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What should I value my company at?

StartupSmart /

There are many ways to come up with a valuation when raising angel or venture capital and none of them rely on current financial statements.

It may seem ridiculous that when raising hundreds of thousands or even millions of dollars the value of a start-up has nothing to do with the current operating financials of the business but that’s exactly how it works.

Instead, the valuation is determined by balancing the money being invested with keeping the incentives of all parties aligned. This usually means that whether you are raising $300,000, $750,000 or $2 million, the business is issuing 20-25% of the equity of the company to investors.

The chief point to ponder for both the investor and the founders is what amount of money going into the company makes sense for where it is currently in its life.

A general rule of a fifth or quarter per investment round is so the founders of the company still have a great motivation to succeed and still feel like owners, while investors have a meaningful enough percentage that they feel like a partner. Raising money also takes a lot longer than you think, so you don’t want to always be raising money.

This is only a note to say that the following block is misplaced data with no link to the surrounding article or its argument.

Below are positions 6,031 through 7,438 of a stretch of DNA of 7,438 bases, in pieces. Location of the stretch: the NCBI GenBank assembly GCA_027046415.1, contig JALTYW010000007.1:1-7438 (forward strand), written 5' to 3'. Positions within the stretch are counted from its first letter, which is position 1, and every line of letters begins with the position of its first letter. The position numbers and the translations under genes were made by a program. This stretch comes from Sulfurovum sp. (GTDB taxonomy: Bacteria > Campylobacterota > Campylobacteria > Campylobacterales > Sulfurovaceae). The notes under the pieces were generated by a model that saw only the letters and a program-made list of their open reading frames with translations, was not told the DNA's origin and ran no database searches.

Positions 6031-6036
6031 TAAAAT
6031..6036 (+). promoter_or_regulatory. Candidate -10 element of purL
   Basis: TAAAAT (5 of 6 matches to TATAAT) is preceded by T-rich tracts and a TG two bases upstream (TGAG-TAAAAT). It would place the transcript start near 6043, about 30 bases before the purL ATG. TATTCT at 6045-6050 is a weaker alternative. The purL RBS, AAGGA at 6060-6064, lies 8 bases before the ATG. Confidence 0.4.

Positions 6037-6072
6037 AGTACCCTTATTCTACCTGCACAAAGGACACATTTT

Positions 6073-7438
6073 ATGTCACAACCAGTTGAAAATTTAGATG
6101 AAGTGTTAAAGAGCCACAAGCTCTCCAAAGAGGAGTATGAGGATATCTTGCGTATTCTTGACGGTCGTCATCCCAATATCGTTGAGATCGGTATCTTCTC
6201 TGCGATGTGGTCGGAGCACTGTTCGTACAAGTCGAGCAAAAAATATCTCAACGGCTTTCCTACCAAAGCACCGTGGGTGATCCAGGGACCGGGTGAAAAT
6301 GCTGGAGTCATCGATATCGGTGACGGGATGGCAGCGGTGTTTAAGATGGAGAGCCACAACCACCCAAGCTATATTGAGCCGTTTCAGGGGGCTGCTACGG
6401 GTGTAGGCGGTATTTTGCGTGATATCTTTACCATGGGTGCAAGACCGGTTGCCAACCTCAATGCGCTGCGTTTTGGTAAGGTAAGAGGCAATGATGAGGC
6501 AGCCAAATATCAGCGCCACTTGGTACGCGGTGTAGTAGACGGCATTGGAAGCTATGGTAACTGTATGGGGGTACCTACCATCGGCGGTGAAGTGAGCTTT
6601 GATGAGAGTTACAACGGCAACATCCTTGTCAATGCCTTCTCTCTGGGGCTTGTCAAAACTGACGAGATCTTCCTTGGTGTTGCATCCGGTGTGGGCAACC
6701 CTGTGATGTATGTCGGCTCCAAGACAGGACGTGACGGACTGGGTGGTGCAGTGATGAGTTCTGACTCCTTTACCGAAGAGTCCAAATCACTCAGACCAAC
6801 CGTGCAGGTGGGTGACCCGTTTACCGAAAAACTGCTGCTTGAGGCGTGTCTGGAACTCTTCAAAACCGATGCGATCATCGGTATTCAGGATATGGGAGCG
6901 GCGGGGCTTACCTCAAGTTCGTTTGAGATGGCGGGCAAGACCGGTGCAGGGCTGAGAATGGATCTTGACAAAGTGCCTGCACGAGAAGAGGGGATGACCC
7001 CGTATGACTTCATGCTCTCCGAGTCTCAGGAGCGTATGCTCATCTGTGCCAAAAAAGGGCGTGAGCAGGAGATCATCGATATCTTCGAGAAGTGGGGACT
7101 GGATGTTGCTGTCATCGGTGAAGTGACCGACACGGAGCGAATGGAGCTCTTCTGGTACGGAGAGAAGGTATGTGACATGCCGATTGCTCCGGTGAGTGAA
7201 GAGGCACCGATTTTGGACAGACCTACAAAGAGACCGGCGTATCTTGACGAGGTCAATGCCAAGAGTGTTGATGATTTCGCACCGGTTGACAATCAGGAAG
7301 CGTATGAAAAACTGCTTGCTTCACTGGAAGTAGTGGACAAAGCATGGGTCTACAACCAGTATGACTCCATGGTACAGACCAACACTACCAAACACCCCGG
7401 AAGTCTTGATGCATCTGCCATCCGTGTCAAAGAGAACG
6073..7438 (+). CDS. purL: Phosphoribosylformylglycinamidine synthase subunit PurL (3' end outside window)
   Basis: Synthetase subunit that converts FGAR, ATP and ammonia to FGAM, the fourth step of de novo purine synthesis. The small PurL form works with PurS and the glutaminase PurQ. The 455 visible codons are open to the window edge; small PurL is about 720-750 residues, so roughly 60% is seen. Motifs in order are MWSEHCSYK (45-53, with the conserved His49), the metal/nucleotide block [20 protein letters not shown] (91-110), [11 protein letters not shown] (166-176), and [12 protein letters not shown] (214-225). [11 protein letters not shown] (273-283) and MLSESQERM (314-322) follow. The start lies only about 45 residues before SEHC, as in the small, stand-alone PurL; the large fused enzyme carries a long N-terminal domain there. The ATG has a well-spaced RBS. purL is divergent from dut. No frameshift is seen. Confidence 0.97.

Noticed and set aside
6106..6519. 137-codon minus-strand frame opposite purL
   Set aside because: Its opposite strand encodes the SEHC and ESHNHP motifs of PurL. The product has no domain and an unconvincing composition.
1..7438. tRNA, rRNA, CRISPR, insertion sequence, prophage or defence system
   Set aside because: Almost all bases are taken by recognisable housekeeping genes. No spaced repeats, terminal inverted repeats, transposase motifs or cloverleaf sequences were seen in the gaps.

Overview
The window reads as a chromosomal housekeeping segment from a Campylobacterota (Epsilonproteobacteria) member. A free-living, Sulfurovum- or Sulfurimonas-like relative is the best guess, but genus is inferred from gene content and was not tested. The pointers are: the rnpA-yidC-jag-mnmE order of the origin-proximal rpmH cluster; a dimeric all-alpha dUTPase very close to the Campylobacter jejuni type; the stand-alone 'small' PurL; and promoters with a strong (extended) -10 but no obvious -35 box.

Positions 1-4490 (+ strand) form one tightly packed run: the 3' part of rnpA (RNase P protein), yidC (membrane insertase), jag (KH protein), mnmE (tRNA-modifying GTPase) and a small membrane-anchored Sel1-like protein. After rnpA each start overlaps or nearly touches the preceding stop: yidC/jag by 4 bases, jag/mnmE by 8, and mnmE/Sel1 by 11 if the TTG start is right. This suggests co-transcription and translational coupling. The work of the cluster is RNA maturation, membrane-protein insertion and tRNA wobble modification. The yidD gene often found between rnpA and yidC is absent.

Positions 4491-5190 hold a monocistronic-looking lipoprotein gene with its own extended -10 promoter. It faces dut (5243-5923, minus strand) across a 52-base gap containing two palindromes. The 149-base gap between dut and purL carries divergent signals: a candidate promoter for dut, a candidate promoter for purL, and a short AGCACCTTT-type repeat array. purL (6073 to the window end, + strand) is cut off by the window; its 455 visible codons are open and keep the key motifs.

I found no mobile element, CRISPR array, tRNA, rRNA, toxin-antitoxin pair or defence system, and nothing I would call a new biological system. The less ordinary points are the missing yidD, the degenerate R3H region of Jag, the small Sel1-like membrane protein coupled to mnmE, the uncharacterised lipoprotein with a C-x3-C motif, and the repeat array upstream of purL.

Why on earth would this be the case? Firstly, there are so many unknowns in a start-up and the current financial picture will in no way represent the picture in the future (hopefully). 

Profit is a horrible metric in a young growing business because if there is any revenue, it’s being plowed straight back into the business to try and explore how big a market is actually out there for the new product or service. 

The most meaningful financial metrics will be a per unit per transaction basis where an investor can see the possibility of profits as those units scale up. If, as a start-up, you get questions around those aspects then take that as a good sign. If on the other hand, investors are asking more about how the valuation relates to current profits then it’s probably a sign they shouldn’t invest (even if they wanted to).

Valuation is also driven by market timing. If you ever hear someone say it’s easy to raise money, take that as a sign that they have never raised money before. It is never easy but the degree of difficulty does vary year to year. 

Currently, the market is “less difficult” but that will mean you have a chance of raising slightly more money with less proof than in years past. Ultimately getting a small sample of transactions and happy customers will speak the loudest to investors, so concentrate on those and then financing will surely follow, rather than vice versa.

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